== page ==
Recovery and inflationary risk

March 1, 2021 | Last updated on March 1, 2021
3 min read
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While the end of economic shutdowns will be cause for celebration, the need to position portfolios against increased inflationary risk may be a key investing concern during the recovery.

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“Investors are right to be concerned about inflation,” said Avery Shenfeld, chief economist at CIBC, in an interview last month. “We have the makings of an inflation threat a couple of years out.”

After vaccines are widely distributed, consumers are expected to ramp up their spending after months of stockpiling cash reserves.

“We’re seeing money supply growth in both Canada and the U.S. soar off the charts, in the vicinity of 20% or even higher in the U.S.,” Shenfeld said.

Canada’s money supply hasn’t experienced that kind of growth since the high inflation era of the ’70s and ’80s, he said; in the U.S., these levels were last seen when Teddy Roosevelt was president in the early 1900s. And Congress is on the verge of passing a US$1.9-trillion aid package.

The money supply growth reflects in part the financial support that individuals and businesses received from governments in response to Covid-19, Shenfeld said. It isn’t currently driving inflation because it’s largely sitting idle on deposit.

“If it’s not out there in the economy being spent and recirculating, then it can’t really drive the demand for goods and services in a way that would create inflation,” he said.

As consumers begin spending again, inflation will likely rise gradually.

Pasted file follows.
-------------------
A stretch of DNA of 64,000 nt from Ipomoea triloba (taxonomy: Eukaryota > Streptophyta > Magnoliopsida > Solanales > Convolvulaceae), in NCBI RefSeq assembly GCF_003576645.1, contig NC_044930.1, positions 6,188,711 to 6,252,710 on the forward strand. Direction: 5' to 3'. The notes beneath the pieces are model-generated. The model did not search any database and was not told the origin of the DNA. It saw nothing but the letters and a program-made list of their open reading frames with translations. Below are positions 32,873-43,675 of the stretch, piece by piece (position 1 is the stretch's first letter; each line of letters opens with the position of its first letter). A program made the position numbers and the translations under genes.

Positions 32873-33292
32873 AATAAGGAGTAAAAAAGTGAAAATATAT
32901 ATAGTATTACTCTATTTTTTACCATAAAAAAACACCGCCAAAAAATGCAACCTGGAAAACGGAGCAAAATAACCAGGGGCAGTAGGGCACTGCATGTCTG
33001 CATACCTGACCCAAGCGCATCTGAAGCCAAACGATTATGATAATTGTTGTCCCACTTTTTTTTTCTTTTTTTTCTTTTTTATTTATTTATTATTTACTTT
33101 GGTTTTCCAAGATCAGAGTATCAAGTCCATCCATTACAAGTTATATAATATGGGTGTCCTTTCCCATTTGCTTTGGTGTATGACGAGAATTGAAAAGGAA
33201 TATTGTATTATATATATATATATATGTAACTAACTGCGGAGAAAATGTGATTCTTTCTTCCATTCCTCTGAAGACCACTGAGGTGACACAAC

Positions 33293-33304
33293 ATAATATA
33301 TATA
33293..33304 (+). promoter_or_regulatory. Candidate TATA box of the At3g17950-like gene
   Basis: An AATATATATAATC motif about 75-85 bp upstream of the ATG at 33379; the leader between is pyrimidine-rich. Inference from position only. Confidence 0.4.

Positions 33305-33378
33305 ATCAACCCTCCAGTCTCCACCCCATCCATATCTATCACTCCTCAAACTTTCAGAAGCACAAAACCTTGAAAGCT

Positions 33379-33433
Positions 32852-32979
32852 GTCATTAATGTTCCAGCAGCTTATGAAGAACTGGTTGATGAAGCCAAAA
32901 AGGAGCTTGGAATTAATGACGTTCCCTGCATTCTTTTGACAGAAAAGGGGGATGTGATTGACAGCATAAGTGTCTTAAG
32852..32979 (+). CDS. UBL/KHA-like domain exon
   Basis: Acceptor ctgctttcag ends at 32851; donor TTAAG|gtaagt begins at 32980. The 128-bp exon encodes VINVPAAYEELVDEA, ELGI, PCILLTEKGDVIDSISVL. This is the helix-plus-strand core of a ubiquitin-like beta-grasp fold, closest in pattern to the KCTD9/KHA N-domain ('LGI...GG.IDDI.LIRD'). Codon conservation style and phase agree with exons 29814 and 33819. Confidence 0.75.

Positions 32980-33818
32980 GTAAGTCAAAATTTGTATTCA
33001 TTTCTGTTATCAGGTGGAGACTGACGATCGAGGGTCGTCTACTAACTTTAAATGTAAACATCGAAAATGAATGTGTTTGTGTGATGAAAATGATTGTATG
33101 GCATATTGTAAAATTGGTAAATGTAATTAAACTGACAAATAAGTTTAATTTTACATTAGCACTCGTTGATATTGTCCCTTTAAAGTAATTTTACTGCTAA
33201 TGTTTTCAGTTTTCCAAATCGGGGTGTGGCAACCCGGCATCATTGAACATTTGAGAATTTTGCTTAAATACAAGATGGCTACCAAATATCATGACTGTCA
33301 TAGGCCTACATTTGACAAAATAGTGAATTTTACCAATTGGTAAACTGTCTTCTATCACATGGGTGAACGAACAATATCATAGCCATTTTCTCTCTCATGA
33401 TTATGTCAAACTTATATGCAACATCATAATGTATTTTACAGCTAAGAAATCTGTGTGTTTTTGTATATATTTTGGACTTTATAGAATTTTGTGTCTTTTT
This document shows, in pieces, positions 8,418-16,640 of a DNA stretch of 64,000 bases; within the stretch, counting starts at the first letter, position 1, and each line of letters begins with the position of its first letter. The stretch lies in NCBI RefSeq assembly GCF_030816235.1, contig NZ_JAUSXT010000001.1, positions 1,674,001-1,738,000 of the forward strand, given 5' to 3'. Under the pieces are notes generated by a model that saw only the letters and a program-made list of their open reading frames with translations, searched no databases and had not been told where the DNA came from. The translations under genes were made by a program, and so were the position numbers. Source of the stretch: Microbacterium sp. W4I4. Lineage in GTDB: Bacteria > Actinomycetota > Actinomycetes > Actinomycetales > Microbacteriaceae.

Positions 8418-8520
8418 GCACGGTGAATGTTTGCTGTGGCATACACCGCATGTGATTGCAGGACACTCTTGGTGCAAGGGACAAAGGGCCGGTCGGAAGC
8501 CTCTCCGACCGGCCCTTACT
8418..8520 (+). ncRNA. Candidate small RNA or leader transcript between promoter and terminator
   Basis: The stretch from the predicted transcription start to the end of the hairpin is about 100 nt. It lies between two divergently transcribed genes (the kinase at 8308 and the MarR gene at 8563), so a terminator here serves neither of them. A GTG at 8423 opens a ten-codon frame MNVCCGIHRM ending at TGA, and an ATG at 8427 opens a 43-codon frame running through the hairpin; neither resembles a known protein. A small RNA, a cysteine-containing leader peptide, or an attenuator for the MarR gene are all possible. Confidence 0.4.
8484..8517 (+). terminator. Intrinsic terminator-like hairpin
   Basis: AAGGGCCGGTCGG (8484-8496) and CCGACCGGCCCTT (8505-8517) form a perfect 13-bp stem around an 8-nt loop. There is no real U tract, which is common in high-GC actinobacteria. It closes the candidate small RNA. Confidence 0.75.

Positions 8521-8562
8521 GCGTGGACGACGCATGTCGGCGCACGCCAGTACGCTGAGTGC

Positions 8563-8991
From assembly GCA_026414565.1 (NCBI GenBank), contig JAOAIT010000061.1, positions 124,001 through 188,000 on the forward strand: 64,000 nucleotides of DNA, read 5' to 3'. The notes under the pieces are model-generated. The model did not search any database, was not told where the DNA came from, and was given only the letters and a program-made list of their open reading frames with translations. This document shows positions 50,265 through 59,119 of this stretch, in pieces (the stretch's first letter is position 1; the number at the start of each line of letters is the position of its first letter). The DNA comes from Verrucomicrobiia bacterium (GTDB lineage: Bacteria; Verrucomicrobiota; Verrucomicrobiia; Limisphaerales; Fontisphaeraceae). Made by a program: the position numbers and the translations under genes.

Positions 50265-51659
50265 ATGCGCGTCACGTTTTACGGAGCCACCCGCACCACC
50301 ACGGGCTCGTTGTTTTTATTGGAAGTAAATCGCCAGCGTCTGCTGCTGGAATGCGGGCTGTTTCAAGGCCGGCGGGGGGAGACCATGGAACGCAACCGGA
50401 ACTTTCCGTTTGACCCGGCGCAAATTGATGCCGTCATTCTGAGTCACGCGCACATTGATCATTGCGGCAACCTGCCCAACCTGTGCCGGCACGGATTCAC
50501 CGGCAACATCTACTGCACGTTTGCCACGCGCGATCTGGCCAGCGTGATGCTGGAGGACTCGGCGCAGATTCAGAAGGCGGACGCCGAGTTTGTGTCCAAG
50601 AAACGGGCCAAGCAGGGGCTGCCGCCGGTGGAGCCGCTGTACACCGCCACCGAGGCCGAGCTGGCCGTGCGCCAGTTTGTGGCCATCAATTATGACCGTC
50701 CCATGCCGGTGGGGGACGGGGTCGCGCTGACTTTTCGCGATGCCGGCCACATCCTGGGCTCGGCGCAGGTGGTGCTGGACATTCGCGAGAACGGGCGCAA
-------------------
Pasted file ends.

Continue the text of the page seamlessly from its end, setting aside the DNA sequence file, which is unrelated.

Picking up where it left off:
“There’s a lot of slack in the economy, and there’s a lot of capacity to produce more goods and services,” Shenfeld said, citing empty restaurants and hotels.

As the slack lessens, central banks must act to prevent excess borrowing and spending so inflation stays under control, he said.

“Down the road, we’re going to need to see a combination of interest rate hikes and, well before that, we’re going to need to see central banks stop buying all those government bonds,” Shenfeld said. “We’re really counting on the Bank of Canada and the Federal Reserve to do the right thing when the time comes.”

The Bank of Canada has kept its key interest rate at 0.25% in response to the pandemic and implemented a quantitative easing program.

The central bank stated it expects inflation to achieve its 2% target in 2023, and has already pulled back on bond purchases, with a current purchasing pace of $4 billion per week in government bonds.

“We expect that, over the spring and summer, we’ll see further reductions in the pace of that bond buying to prevent, in effect, an excess of money supply growth driving inflation down the road,” Shenfeld said.

The Federal Reserve has stated it won’t raise interest rates until 2024 and hasn’t yet signalled when bond buying will decrease. However, Shenfeld expects the U.S. central bank may adjust its monetary policy sooner rather than later.

“Our view is that those steps will come earlier than the Federal Reserve is now talking about — likely rate hikes early in 2023, ahead of the bank of Canada, and a beginning of a pullback in bond buying no later than early 2022,” he said.

The Bank of Canada and the Federal Reserve have a track record since 1990 of preventing large increases in inflation, Shenfeld said. As such, the most likely outcome with recovery is “we end up with inflation running in the low 2% range, but a gradual upward drift in interest rates.”

With decreased bond purchases, longer-term rates will drift upward first followed by short-term rates in 2023 when interest rates hikes are expected.

These central bank moves are “designed to prevent the inflation outbreak that might otherwise be harmful to investors,” Shenfeld said.

That gradual drift in longer-term rates spiked last week, with the yield on 10-year U.S. Treasuries rising above 1.5% at one point, affecting equities. The S&P 500 finished last week 2.4% lower, while the S&P/TSX composite fell 1.8%. Markets rebounded on Monday.

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